When Maya was spotted for the first time, through apertures of trees and the watch tower, the explorers held their breath for a while and for the next few minutes they remained awestruck, in disbelief, that, finally lady luck favored them. They were unaware what was happening around them for the next half an hour, their eyes laid on view finders of the cameras, left hand occupying and adjusting lenses and index finger of right hand was restless pressing the shutters. They could not notice anything but the beautiful creature; they didn’t hear anything but the sound of shutters. Beyond Maya, space-time continuum was standstill. The spectators were hypnotized by her “Maya”, magic spell.

After Maya’s disappearance into dense forest, water hens in the water hole number 1 were clicked. Shortly after, Eknath and Nikhil moved their gypsy towards Tadoba lake via Jamni, with a hope to encounter Choti Tara and her cubs. But fate didn’t approve in the next two and half hours of combing through the forest.

While passing through the Tadoba lake, Nikhil stopped his gypsy again and Eknath exclaimed “Tiger”!

DSC_0075The very word tiger evokes an image of courage and cruelty, and inspires awe. A huge male tiger T54 aka Matkasur was spotted near Tadoba Lake at 9:30 AM, a living image of that vigor and ferocity. He was moving along the lake-shore, pausing intermittently and looking at the water. A huge marsh crocodile was basking on the bank. Matkasur tried to attack it, and the explorers heard a large noise of water splash, the crocodile jumped into water to save its life. After that, the mighty Matkasur kept walking again along the brink of the lake and en route, he was halting and smelling tree trunks. Tigers practice it to identify smell of his or any previous tiger’s urine to identify their territory. After 15-20 minutes of walk, the explorers followed him in gypsy; he crossed the road in front of them and vanished into the other side of the forest.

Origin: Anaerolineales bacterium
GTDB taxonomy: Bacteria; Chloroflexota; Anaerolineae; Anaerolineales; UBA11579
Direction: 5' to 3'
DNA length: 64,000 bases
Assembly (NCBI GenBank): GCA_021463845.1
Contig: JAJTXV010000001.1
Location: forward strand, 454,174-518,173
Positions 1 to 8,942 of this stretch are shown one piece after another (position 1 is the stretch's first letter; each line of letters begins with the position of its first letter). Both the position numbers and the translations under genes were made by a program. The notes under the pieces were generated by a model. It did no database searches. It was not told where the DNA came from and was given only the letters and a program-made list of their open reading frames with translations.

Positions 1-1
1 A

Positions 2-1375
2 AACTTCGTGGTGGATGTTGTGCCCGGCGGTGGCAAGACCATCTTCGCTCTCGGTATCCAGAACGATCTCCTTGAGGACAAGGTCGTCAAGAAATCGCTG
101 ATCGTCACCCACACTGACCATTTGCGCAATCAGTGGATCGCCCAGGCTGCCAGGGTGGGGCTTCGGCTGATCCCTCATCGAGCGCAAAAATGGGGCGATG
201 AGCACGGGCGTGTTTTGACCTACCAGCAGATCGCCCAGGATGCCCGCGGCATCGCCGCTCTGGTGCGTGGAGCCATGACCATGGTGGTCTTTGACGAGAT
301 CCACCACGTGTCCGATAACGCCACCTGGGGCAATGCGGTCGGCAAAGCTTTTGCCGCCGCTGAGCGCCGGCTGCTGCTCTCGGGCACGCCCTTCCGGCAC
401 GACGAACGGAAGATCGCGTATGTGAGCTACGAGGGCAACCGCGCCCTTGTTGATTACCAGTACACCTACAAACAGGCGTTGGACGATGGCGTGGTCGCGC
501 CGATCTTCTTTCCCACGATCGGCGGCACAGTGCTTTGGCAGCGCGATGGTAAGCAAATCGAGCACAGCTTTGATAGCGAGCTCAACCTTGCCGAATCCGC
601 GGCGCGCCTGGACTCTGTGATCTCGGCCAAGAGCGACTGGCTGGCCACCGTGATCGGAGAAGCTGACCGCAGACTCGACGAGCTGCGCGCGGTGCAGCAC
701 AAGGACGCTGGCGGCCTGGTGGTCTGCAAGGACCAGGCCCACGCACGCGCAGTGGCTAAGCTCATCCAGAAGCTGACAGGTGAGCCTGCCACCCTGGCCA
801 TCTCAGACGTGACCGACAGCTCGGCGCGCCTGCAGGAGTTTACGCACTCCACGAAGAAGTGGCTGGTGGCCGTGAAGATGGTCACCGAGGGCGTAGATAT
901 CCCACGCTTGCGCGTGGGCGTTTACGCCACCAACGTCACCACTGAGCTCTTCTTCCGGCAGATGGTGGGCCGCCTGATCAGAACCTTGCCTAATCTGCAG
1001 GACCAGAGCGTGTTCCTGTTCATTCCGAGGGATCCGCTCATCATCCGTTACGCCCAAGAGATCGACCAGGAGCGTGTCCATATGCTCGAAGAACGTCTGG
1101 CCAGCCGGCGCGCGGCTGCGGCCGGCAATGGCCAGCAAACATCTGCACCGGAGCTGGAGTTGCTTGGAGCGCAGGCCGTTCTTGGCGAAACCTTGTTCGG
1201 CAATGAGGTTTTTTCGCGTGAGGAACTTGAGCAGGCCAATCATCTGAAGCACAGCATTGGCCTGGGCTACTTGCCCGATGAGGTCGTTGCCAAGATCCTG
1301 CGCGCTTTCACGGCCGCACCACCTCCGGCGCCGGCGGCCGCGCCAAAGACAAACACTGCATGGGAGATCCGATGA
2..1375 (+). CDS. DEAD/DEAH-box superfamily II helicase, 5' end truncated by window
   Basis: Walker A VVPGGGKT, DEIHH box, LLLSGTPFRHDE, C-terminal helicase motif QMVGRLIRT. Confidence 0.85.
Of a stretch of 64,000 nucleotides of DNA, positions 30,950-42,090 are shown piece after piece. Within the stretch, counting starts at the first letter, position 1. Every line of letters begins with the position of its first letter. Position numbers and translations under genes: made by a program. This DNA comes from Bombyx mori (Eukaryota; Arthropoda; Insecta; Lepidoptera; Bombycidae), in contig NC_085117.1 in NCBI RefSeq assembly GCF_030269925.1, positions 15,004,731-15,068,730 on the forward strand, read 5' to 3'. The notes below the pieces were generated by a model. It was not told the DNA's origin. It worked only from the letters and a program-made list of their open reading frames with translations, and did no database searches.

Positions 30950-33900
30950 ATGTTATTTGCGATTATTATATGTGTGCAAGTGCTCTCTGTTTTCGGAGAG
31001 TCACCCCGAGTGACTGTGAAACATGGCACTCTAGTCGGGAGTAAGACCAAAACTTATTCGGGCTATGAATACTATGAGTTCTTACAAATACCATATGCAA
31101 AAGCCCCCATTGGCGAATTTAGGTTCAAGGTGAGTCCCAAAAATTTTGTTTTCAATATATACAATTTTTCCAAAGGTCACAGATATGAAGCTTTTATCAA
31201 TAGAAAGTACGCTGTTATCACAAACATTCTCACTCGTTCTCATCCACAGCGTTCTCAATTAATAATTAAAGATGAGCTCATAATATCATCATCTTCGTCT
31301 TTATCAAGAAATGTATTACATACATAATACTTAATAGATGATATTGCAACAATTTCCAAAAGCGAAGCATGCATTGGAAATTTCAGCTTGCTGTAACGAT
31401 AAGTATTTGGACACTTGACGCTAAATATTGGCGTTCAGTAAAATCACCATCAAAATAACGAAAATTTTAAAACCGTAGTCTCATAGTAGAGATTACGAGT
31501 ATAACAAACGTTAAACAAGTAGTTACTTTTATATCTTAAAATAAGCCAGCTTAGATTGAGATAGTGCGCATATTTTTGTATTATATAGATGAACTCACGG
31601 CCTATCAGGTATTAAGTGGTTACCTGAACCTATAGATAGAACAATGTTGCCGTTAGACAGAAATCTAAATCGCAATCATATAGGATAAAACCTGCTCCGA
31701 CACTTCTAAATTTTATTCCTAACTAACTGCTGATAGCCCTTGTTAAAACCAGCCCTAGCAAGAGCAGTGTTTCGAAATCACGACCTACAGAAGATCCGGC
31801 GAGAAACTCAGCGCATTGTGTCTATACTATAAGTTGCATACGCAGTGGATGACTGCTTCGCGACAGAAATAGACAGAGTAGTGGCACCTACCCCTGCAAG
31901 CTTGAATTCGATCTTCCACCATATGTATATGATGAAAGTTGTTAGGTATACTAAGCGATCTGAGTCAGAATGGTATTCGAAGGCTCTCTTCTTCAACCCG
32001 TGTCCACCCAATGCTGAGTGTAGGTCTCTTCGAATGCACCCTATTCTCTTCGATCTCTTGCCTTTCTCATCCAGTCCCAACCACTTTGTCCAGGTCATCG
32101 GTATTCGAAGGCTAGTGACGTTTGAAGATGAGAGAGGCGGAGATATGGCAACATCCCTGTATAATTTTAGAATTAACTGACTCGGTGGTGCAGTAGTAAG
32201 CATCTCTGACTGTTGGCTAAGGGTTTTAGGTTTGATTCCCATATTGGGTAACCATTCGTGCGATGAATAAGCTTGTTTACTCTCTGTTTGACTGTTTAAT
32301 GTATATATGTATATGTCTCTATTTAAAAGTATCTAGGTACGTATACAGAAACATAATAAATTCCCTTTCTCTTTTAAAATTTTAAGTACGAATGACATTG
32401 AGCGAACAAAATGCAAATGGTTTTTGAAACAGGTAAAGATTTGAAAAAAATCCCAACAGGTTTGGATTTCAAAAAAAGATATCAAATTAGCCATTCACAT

The safari ended at 10:30 AM and other key species identified were Bronze Winged Jacana, Pied Bush Chat and few birds of prey like Oriental Honey Buzzard, White Eyed Buzzard and Changeable Hawk Eagle. While exiting forest, they found another eluding, nocturnal animal, a Tree Shrew and before reaching their base camp at Chimur, one venomous Russel’s Viper snake was spotted sprawling near a paddy field.

The explorers began their third safari on the same day, between 2:15 and 6:30 PM. Pug mark of female tiger and cub were noticed at around 4:00 PM. But the animals were nowhere to be found.

The 4th Safari started on 16th January, at 6:15 AM and ended at 10:30 AM. The forest was very quiet on that day, with no indication of any big cat movement, which reminded Arnab about the experiences in the forest of Pench and Kanha in last summer. Subhashis missed the drama on previous day and was hopeful of big cat sightings. But so far the situation was disappointing.